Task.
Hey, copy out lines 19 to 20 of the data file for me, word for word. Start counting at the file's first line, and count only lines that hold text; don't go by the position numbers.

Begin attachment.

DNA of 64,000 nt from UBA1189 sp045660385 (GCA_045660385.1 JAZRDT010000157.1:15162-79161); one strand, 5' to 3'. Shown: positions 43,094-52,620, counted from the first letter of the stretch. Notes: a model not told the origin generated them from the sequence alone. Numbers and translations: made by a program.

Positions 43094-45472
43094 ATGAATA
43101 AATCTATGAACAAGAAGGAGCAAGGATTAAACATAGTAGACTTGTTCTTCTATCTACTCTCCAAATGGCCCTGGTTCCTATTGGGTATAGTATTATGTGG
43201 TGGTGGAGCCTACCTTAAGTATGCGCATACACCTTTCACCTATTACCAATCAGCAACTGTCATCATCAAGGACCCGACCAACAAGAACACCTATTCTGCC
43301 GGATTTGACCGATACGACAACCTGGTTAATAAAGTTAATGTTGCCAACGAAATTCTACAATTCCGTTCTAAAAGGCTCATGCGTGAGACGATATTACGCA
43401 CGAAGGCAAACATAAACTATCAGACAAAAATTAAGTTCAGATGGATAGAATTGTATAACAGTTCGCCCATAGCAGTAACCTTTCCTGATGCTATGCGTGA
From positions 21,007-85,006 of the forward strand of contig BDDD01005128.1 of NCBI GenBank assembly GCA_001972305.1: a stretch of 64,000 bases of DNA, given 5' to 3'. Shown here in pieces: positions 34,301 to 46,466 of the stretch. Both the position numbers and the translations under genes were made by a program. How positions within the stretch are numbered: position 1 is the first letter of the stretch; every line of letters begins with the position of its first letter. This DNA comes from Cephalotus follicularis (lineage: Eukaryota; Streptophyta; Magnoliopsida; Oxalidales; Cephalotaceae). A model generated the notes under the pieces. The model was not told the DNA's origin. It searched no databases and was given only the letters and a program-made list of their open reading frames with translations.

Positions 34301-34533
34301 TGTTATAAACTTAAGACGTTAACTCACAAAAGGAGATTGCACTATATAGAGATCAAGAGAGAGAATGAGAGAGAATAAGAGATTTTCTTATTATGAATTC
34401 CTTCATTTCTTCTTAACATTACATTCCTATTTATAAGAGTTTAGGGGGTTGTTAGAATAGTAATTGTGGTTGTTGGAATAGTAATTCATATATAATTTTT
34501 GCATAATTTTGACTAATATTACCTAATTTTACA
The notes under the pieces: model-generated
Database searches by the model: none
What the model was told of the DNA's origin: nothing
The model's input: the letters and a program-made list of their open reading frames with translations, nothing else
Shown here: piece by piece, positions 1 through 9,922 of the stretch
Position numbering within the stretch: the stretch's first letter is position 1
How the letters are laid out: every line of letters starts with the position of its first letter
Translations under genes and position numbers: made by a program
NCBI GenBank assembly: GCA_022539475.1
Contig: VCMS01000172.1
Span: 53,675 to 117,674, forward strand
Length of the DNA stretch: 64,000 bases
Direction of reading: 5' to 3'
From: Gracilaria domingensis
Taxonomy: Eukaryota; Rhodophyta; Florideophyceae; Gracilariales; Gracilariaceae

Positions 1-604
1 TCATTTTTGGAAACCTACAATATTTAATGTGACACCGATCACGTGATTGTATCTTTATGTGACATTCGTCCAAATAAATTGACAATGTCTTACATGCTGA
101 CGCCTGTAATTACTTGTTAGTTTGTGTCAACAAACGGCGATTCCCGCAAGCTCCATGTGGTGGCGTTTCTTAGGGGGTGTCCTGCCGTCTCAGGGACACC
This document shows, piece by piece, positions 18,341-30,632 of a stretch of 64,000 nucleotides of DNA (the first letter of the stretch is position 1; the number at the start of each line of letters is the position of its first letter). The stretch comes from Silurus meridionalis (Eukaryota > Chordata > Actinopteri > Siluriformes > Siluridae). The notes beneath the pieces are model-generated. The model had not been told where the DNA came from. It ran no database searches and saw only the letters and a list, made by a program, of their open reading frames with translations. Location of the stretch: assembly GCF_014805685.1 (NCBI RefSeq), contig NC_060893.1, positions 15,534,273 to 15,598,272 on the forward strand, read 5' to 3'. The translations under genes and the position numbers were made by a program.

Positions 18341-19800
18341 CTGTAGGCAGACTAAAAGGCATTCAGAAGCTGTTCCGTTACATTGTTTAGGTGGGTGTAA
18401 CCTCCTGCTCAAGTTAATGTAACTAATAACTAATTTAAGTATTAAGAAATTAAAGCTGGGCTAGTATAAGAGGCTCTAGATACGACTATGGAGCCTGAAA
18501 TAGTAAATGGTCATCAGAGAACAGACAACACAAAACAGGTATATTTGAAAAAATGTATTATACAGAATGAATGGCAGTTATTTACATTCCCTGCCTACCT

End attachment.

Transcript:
How the letters are laid out: every line of letters starts with the position of its first letter
Translations under genes and position numbers: made by a program